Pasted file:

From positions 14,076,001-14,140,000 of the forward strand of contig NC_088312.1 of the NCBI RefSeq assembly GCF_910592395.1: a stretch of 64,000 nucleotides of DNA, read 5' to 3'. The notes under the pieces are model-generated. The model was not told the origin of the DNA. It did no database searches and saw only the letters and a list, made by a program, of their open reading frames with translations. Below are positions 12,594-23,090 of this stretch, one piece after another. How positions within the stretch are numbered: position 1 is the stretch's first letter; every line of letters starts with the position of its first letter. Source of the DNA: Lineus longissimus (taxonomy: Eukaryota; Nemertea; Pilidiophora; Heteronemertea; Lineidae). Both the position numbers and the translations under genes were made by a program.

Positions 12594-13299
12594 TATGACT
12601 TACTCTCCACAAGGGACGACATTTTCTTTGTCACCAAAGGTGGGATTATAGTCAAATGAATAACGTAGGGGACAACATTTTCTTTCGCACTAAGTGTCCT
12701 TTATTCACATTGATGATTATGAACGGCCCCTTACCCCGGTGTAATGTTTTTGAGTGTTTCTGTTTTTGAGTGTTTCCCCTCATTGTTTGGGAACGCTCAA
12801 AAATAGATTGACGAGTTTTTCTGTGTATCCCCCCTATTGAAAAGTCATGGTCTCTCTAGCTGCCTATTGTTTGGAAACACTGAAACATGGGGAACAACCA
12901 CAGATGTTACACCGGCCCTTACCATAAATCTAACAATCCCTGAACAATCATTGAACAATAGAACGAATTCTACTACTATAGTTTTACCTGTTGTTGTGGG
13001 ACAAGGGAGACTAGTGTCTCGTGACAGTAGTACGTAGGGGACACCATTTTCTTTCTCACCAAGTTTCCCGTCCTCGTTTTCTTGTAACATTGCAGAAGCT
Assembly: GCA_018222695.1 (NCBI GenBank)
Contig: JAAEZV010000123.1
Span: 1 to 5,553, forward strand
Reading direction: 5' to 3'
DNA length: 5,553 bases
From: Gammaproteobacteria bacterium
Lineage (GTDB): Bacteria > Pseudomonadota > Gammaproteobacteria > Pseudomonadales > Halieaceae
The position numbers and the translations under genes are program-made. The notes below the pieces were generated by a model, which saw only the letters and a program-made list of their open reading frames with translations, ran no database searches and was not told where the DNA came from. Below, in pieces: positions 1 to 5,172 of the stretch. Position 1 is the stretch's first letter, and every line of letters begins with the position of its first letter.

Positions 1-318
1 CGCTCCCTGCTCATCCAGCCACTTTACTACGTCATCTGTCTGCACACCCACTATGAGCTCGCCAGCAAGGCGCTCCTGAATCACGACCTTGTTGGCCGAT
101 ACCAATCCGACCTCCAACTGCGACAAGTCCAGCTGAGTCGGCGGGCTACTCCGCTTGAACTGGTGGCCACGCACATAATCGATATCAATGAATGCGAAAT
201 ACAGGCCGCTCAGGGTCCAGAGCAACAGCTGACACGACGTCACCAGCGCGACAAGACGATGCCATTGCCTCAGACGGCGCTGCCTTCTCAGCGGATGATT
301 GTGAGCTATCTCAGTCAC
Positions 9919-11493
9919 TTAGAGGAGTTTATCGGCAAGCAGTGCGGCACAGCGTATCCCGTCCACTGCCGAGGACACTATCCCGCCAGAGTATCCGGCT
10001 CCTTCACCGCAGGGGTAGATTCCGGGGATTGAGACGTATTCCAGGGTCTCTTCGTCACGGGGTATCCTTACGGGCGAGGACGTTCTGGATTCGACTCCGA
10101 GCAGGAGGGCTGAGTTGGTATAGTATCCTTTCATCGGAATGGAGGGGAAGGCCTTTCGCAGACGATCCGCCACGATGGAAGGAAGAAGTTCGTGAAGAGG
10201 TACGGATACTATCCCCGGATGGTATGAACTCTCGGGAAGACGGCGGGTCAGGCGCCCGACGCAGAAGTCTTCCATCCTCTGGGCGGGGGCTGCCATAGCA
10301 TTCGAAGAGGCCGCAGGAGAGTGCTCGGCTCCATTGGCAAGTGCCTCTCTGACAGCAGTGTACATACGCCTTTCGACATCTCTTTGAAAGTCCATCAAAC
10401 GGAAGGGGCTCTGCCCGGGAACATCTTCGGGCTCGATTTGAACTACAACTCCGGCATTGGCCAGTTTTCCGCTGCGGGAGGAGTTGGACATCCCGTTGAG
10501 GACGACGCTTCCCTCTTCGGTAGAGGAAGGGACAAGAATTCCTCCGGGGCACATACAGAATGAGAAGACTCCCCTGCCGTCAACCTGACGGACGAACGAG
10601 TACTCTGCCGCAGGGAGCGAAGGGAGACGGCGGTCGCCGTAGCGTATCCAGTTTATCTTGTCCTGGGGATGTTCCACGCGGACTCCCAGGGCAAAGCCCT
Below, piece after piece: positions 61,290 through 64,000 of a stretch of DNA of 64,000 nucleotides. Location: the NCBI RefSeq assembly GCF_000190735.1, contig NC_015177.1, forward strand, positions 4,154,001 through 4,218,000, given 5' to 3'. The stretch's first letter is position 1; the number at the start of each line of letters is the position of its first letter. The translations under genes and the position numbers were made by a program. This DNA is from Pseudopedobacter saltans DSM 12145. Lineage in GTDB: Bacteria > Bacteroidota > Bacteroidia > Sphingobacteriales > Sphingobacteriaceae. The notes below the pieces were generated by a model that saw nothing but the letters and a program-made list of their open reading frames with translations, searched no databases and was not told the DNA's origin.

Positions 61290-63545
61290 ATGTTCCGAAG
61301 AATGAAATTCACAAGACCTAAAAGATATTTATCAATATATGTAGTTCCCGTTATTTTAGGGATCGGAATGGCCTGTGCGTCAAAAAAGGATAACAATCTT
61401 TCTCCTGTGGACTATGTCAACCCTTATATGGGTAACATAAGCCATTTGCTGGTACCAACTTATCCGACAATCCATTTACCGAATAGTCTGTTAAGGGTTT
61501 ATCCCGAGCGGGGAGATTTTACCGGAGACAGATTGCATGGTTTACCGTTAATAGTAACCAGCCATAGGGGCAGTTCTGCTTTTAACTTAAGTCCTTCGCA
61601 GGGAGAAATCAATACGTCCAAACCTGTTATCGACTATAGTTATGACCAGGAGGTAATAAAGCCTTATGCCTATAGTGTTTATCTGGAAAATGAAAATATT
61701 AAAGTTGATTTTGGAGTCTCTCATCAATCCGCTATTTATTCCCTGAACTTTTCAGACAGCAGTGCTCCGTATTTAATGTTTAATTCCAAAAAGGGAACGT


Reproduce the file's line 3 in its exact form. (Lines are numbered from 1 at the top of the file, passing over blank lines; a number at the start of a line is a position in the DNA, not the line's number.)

12594 TATGACT